Oakland Reach founder Lakisha Young tells parents in low-performing schools to advocate for their kids.
Oakland REACH founder Lakisha Young speaking to Oakland parents about how to advocate for their kids. (Julia McEvoy/KQED)

Angela credits Oakland REACH for engaging parents and designing the program to meet their needs. The organization did so in part by providing each child with a computer and Wi-Fi hot spot, if needed, in addition to ongoing tech support. It also paid parents to participate in their own classes on how to support their kids through distance learning.

“I think distance learning can work if the teachers put forth an effort and they have a system that supports them,” she said. “I don't want to blame it all on the teachers, I think it’s the system.”

Ultimately, Angela, Oakland REACH and the other plaintiffs are asking courts to step in to force the state to ensure that all students have access to the tools they need to successfully participate in online classes. They also want the state to come up with a plan for a return to in-person learning that helps students make up for the learning losses that occurred during the pandemic.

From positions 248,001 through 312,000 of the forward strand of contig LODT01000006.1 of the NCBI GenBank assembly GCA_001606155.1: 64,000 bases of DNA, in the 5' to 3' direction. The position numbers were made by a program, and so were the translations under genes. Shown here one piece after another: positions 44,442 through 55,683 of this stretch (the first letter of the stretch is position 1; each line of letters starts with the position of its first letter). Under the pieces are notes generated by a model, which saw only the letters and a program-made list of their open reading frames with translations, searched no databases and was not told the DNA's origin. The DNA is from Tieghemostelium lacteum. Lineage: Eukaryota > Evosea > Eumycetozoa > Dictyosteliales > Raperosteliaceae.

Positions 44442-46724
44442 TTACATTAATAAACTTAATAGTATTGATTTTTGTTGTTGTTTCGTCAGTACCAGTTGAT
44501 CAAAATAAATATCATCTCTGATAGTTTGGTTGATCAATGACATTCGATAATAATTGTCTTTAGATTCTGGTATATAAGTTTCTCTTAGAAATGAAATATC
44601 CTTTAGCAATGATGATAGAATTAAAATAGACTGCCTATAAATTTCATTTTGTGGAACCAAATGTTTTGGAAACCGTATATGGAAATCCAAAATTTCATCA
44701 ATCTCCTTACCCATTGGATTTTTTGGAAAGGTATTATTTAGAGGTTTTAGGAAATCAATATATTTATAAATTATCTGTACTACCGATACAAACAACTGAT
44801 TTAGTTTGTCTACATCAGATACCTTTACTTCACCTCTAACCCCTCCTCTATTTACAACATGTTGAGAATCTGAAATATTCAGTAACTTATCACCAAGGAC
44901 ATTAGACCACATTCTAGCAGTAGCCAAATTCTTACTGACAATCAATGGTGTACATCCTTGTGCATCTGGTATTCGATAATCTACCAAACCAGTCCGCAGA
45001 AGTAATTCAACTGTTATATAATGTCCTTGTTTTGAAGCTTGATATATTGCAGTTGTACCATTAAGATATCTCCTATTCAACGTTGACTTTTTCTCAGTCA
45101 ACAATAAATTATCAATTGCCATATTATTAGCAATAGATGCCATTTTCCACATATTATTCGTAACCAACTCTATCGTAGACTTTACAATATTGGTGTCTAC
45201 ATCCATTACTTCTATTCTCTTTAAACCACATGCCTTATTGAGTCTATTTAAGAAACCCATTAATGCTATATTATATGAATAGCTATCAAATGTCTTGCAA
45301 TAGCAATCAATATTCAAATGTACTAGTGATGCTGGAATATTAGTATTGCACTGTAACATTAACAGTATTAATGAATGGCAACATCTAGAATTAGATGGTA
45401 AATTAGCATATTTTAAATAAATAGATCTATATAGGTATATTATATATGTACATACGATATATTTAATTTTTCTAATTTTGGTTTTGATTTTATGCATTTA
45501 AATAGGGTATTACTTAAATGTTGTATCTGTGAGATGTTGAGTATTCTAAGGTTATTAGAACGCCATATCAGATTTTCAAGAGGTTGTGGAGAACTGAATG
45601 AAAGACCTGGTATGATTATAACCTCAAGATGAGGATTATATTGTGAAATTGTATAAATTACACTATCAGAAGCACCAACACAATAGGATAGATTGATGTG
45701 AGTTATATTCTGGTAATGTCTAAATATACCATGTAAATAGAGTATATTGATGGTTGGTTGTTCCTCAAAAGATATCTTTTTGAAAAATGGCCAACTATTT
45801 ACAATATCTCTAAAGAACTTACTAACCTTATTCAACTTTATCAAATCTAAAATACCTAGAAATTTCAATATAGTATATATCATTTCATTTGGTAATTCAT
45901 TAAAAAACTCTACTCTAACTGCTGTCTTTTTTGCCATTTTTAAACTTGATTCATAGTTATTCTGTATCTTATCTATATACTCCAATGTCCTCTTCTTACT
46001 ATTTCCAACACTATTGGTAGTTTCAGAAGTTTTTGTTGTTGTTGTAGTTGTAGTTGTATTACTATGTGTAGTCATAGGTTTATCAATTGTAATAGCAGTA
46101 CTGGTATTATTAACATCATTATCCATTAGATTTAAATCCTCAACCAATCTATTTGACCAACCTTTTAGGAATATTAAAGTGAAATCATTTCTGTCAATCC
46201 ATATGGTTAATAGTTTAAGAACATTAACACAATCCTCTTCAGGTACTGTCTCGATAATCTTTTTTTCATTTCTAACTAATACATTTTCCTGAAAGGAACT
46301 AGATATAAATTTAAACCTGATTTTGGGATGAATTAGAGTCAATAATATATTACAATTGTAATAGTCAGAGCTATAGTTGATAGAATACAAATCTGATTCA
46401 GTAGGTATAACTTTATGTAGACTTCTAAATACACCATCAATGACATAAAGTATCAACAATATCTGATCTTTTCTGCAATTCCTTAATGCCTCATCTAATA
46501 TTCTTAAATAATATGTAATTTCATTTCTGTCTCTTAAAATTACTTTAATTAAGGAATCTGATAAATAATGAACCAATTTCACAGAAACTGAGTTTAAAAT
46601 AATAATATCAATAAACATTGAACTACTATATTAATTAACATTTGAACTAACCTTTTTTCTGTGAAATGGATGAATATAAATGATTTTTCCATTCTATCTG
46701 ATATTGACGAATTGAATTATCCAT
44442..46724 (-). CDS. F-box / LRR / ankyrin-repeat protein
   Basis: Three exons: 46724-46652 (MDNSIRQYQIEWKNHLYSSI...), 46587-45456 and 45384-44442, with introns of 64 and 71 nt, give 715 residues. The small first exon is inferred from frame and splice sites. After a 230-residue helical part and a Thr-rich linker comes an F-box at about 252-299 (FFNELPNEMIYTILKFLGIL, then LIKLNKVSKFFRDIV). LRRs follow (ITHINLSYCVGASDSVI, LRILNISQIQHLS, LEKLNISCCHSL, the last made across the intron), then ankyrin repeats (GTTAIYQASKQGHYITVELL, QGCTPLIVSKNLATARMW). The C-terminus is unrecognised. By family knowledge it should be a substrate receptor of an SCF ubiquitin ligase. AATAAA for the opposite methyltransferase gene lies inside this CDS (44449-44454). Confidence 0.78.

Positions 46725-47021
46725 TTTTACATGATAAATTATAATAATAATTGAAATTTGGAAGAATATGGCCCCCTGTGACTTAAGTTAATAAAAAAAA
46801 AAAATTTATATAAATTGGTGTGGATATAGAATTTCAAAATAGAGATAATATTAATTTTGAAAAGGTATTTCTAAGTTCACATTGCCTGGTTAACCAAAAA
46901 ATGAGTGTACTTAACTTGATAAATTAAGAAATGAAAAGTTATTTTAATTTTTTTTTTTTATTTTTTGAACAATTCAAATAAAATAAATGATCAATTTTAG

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In a statement, California State Superintendent of Public Instruction Tony Thurmond acknowledged the disproportionate impacts of the pandemic on "those who have been made vulnerable by historic and systemic inequities," and pointed to his department's efforts to distribute devices, expand internet access and increase mental health resources available to students.

"As California experiences a dramatic surge in COVID-19 infections," he said, "we will maintain a laser focus on protecting the health and safety of our school communities while providing the supports needed to ensure learning continues and, where gaps persist, is improved."